Kenya's election:Riots break out in opposition stronghold over contested result

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The Guardian explains why such words are needed, citing "hundreds of violent incidents"-including the torture and murder of a senior polling official-during a campaign that has pitted President Uhuru Kenyatta against former Prime Minister Raila Odinga".

By this afternoon, the figures transmitted without the accompanying forms and posted on the IEBC's website credited Uhuru Kenyatta with 8,009,175 or 54.3% of the votes to Raila Odinga's 6,608,405 or 44.8%, with 97% of stations accounted for.

Odinga stressed that NASA would reject the preliminary results of the election, labeling them fraudulent.

So far, two people have been confirmed dead in confrontation with the police.

Voting has passed off largely peacefully and the electoral commission has urged people to wait calmly for all the results.

About 19.6 million Kenyans flocked the over 40,000 polling stations across the nation to cast their ballot in an election that besides the president, involves five other leaders. In 2007, Odinga claimed that the vote had been rigged in favor of then-incumbent Mwai Kibaki, who was declared the victor.

The controversy claimed by Odinga has led many to fear that a repeat of the violence after the 2007 election is a possibility, where more than 1,100 Kenyans died and 600,000 displaced.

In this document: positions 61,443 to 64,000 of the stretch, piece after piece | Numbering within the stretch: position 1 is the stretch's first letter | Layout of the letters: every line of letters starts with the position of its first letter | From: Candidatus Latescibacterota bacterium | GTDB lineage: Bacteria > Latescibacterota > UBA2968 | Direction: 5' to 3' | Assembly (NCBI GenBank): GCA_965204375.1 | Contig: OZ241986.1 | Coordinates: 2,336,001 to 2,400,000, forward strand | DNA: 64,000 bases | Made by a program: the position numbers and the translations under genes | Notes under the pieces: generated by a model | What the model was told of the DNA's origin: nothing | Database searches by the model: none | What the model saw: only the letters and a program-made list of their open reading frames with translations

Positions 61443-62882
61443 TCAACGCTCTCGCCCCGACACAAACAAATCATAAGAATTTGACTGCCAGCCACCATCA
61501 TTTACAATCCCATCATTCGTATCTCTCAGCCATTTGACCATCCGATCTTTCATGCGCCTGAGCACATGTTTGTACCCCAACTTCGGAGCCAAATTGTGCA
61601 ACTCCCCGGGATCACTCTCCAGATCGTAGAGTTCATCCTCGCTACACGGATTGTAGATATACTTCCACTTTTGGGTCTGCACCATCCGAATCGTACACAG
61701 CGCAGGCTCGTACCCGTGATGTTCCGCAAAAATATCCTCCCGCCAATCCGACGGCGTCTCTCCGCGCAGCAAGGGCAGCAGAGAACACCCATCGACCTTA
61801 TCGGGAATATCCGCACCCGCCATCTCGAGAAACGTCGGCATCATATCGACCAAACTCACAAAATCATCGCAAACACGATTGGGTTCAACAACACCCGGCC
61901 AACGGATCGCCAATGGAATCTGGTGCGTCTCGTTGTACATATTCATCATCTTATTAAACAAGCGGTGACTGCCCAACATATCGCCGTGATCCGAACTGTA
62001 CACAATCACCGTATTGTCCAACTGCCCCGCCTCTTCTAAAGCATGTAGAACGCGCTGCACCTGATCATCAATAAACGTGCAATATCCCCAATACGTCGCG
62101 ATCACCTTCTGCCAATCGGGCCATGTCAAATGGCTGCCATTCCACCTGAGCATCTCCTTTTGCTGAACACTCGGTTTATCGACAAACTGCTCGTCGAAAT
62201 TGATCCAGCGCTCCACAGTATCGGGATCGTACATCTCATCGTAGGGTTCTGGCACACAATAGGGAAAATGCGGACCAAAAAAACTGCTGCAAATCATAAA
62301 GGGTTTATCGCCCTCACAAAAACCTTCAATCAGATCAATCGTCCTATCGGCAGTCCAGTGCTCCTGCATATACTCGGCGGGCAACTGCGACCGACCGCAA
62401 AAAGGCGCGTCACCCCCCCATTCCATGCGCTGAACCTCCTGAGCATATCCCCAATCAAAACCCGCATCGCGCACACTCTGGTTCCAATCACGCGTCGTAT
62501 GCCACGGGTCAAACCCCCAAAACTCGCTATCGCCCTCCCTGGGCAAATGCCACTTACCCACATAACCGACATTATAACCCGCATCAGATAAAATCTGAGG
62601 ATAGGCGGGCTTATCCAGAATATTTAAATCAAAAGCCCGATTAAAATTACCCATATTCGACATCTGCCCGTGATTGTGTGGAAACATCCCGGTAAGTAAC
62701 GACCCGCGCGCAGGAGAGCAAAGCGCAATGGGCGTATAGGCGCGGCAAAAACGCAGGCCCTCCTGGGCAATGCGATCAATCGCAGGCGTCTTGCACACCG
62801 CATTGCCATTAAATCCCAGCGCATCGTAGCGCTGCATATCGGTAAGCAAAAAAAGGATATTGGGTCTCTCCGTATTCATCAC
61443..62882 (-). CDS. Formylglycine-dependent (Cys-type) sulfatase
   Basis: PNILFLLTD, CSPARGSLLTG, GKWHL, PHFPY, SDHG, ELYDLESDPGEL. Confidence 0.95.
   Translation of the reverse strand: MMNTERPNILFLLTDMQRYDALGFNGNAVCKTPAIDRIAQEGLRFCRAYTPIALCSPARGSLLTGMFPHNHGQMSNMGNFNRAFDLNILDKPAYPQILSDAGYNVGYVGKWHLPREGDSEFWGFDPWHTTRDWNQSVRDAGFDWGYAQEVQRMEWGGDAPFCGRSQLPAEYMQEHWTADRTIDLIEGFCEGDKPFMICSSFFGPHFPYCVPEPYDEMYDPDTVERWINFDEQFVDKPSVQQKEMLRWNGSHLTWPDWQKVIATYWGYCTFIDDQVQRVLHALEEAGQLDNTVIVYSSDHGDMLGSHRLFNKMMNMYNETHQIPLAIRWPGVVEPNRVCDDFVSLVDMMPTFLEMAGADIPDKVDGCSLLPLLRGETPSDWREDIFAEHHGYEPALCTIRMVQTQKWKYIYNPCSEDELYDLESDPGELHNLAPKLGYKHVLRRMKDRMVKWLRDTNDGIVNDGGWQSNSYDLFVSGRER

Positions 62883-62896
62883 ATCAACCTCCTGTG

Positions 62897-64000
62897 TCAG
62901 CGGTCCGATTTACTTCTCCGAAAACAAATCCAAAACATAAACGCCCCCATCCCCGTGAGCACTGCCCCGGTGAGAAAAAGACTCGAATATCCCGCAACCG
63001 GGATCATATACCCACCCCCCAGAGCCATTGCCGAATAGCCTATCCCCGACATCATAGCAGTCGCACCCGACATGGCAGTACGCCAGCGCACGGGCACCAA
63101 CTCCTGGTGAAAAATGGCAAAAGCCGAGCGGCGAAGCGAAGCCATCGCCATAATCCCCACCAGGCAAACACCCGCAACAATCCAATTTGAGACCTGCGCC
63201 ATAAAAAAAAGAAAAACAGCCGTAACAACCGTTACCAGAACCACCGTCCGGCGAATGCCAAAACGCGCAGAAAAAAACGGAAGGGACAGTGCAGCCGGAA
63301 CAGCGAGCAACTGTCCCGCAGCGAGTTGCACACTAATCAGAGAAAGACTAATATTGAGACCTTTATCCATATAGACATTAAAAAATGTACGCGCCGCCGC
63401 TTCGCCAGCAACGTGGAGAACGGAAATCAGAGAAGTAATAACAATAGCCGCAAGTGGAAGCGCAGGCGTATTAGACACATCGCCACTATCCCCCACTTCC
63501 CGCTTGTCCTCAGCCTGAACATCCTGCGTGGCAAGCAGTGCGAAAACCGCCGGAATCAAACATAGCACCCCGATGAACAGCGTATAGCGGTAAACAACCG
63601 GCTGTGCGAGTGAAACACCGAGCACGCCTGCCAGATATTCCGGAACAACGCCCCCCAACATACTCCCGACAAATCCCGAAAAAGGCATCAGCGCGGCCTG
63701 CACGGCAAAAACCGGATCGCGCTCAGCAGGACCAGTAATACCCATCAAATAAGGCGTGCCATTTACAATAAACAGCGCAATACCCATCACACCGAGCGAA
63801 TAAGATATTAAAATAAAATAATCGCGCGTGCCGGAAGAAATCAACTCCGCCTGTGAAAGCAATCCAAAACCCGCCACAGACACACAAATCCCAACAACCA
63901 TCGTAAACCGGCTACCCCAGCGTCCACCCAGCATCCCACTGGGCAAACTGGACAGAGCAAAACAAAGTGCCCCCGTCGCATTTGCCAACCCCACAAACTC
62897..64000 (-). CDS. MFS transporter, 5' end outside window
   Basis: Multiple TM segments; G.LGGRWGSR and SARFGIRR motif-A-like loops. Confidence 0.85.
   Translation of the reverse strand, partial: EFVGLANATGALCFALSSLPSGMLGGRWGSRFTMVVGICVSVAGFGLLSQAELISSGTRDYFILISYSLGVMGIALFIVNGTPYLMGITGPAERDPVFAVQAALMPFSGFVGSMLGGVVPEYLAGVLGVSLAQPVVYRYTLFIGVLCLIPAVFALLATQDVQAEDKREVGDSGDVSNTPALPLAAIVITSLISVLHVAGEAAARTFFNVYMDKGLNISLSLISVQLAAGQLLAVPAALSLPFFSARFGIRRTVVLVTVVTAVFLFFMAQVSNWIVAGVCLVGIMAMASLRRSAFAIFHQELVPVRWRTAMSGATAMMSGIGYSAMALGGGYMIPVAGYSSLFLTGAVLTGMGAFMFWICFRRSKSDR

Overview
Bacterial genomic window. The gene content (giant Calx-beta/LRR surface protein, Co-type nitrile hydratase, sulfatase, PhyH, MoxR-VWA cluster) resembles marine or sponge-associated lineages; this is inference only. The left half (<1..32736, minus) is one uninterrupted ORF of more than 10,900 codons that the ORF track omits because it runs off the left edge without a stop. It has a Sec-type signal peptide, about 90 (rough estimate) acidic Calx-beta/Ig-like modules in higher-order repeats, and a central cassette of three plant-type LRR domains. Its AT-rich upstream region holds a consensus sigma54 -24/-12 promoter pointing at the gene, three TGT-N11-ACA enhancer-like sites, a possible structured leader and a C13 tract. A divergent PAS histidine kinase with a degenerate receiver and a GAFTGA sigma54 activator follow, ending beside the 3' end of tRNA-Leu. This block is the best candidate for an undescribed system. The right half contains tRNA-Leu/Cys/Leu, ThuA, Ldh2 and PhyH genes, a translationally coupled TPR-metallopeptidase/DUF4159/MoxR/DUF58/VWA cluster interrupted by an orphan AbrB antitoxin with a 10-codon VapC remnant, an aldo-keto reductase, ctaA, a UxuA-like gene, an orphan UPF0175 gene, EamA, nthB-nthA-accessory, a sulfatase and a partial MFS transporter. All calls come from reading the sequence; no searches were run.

Meanwhile, the joint statement from nine observer mission including the African Union appealed to the citizens of Kenya "to remain committed to peace and the integrity of the electoral process".

"The process is still underway".

"They were part of a group that was protesting in the area and officers were sent to quell the chaos".

Odinga alleged vote-tampering after losing in 2013 and challenged the result in court. But people were returning to their daily routines following the national holiday on Tuesday, and some businesses were open. "Hackers gained entry into the election database through Msando ['s] account and directly into Chairman Wafula Chebukati's account", said Odinga, according to Kenya's Star newspaper. "Force should only be used as a last resort, and even then only the bare minimum to prevent loss of life", said Muthoni Wanyeki, Amnesty International's regional director for East Africa, the Horn and the Great Lakes.

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